The breadth of Esquire (as Esq. ) had become universal in the United Kingdom by the late 20th century, for example being applied by some banks to all men who did not have a grander title. The United Kingdom of Great Britain and Northern Ireland, commonly known as the United Kingdom, the UK or Britain,is a Sovereign state located Although the College of Arms continues to restrict use of the word Esquire in official grants of arms to a limited set (smaller even than that outlined by the list above), it uses the term Esquire without restriction in addressing correspondence. The College of Arms, or Heralds' College, is an office regulating Heraldry and granting new Armorial bearings for England, Wales Many people in the United Kingdom no longer perceive any distinction between "Mr" and "Esquire" at all and so, for practical purposes and in everyday usage, there is no such distinction.
Although 'Esquire' is the English translation of the French 'Ecuyer', the latter indicated legal membership in the nobilities of ancien régime France and contemporaneous Belgium, whereas an esquire belongs to the British gentry rather than to its nobility. Ancien Régime ( pronounced: /ɑ̃sjɛ̃ ʁeʒim/ refers primarily to the aristocratic social and political system established in Gentry generally refers to people of high Social class, especially in the past Nobility is a government-privileged title which may be either hereditary (see Hereditary titles) or for a lifetime
Modern UK Usage: To be used with the name in initial format - e. g. S. J. Hooper, Esq. - it is still used by many offices of the Chairman in business and also many traditional carriage trade businesses such as Christie's and Berry Bros. & Rudd. This rather old-fashioned usage is generally employed to imply that the addressee would be of the gentry by the mere fact of the sender's interaction when addressing those without another, higher, rank or title. British men invited to Buckingham Palace receive their invitations in an envelope with the suffix 'Esq' after their names while men of foreign nationalities instead have the prefix 'Mr' (women are addressed as 'Miss', 'Ms', or 'Mrs'). Buckingham Palace is the official London residence of the British monarch. The same practice applies for other post from the palace (e. g. to employees etc. ). 
In the United States the suffix "Esq. " is most commonly encountered in use among individuals licensed to practice law. In its most general sense the practice of law involves giving Legal advice to clients drafting legal documents for clients and representing clients in legal Negotiations Although the origins and traditional usage of "esquire" limited its application to men, this more recent usage is frequently applied to both male and female lawyers.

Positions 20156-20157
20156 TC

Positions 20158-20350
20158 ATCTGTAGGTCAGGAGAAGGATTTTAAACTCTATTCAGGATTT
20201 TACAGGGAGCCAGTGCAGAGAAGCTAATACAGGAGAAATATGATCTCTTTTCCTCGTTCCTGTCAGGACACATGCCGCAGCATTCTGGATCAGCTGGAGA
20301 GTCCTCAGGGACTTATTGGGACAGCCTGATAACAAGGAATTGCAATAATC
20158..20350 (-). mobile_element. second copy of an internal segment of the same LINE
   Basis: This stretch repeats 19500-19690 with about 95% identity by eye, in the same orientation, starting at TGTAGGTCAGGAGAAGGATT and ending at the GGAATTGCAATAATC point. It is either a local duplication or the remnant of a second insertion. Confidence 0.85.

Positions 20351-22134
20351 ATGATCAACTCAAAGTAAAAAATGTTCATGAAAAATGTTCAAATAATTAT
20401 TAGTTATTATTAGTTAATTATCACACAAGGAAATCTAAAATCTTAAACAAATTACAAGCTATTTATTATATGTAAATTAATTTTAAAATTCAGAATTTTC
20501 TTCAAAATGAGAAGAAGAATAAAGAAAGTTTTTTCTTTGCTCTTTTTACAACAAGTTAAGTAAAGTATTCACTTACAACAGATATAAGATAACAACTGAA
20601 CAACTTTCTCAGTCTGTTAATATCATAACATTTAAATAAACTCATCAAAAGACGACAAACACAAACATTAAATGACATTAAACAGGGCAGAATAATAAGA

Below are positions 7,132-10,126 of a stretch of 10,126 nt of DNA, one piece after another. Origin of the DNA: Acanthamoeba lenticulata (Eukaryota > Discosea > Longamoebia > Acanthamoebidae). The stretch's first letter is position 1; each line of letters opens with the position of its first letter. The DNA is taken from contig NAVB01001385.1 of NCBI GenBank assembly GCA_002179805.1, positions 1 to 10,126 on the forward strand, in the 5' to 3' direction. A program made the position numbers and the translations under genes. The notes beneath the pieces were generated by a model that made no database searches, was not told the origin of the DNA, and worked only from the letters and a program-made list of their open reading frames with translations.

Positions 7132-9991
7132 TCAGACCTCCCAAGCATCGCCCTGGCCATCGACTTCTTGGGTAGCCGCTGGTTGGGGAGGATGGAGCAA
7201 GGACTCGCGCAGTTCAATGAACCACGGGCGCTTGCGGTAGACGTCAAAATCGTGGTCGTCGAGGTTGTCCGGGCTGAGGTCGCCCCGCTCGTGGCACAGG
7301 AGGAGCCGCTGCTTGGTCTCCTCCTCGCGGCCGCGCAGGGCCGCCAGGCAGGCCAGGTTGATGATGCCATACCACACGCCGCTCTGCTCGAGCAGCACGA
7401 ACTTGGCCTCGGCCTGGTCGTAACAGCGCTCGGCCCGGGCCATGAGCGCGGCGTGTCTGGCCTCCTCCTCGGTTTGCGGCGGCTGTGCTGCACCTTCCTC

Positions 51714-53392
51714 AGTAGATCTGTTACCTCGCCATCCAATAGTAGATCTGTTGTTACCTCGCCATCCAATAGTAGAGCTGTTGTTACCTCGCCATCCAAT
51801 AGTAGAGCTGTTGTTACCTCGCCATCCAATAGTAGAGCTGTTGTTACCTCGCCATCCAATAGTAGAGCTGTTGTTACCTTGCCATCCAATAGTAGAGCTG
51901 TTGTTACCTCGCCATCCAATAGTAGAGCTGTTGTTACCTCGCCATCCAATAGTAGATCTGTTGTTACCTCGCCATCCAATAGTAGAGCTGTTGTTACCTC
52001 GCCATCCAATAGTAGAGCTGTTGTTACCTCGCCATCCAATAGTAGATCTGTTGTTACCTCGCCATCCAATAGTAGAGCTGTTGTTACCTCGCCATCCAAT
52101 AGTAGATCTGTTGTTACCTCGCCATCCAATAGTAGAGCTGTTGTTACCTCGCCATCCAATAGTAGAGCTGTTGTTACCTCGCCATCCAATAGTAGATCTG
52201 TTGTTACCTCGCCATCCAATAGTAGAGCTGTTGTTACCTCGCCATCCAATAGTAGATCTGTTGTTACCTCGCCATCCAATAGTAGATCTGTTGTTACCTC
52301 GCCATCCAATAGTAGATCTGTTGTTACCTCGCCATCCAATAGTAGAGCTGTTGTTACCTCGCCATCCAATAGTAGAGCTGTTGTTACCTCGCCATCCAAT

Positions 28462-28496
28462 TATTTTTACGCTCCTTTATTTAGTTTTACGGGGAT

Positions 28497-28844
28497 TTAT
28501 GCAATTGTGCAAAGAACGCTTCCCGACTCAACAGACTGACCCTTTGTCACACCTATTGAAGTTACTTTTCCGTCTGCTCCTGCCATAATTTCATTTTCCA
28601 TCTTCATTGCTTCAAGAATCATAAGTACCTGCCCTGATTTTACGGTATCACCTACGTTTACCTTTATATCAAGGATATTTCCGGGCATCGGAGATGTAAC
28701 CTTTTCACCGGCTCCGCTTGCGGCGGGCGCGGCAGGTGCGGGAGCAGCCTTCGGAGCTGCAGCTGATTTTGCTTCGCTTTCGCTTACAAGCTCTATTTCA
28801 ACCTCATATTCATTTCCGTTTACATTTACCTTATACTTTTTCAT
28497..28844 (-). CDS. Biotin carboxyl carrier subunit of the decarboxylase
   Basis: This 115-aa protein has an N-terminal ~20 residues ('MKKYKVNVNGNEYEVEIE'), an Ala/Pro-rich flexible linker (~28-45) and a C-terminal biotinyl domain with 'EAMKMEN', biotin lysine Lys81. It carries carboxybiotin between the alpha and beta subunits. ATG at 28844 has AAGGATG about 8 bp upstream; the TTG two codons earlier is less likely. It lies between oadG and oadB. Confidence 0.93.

As a matter of custom, the suffix "Esq. " is not used when referring to sitting judges, who are "members of the bench" rather than "members of the bar", and are prohibited from practicing law in most United States jurisdictions. A judge, or justice, is an Official who presides over a Court of law Judges will generally assume the prefix "The Honorable" (abbreviated Hon. The prefix The Honourable or The Honorable (abbreviated to " The Hon ) as a title of respect.
The prevalence of "esquire" among lawyers in America is perhaps an echo of its use distinguishing the two kinds of lawyer in English law — barristers were "esquires" while solicitors were simple "gentlemen". A barrister is a Lawyer found in many Common law Jurisdictions that employ a split profession (as opposed to a Fused profession) in relation A "solicitor" is a term used in many Common law jurisdictions for a lawyer who offers legal services outside of the courts
These legal associations in America, although strong, have not completely blotted out the unmarked use of "esquire" in the modern British fashion, as an honorific simply more formal than "Mr". In some states, however, using the term deceptively — in a manner that might lead others to assume you are licensed to practice law in that state — can be used as evidence of unauthorized practice of law. The Law of evidence governs the use of Testimony (eg oral or written statements such as an Affidavit) and exhibits (e In its most general sense the practice of law involves giving Legal advice to clients drafting legal documents for clients and representing clients in legal Negotiations  The term is also sometimes used when addressing naval officers in formal correspondence.
As a form of address "Esq. " is never used with any prenominal form of address, such as Dr. or Mr., nor used in the first person to refer to oneself. Doctor ( gen: doctoris) means teacher in Latin. The word is originally an Agentive noun of the verb docēre ('teach' Thus, it may be used as in the following, namely, "John Smith, Esq. ," but not "Mr. John Smith, Esq. " If one desired to use the prenonimal "Mr. " one could write, for example, "Mr. John Smith" without any postnominal designation. The form of address "Esq. " is used only when the reference is in the third person, such as addressing an envelope or making a formal introduction.
When addressing a person who has an academic degree or other post-nominal professional designation, such as a Certified Public Accountant, a writer may use the post-nominal designation after the "Esq. Certified Public Accountant ( CPA) is the Statutory title of qualified Accountants in the United States who have passed the Uniform " For example, an attorney who is also an accountant could be addressed as "James A. Smith, Esq. , CPA. " Likewise, an attorney who is a Doctor of Medicine could be styled as "Dr. Doctor of Medicine ( MD or MD, from the Latin Medicinæ Doctor meaning "Teacher of Medicine" is a doctoral Samuel B. Jones," or "Samuel B. Jones, Esq. , M. D. ," or, if a holder of both degrees — some states do not require attorneys to hold a J. D. degree in order to practice law — "Samuel B. Jones, Esq. , M. D. , J. D. ," when referred to in the third person, but never "Dr. Samuel B. Jones, Esq. "
Some fraternal groups use the title of "Esquire. " The Benevolent and Protective Order of Elks uses the title of "Esquire" for an appointed office position. The Benevolent and Protective Order of Elks ( BPOE; also often known as the Elks Lodge or simply The Elks) is an American Fraternal order and One appendant body in Freemasonry also uses "Esquire" as a degree title.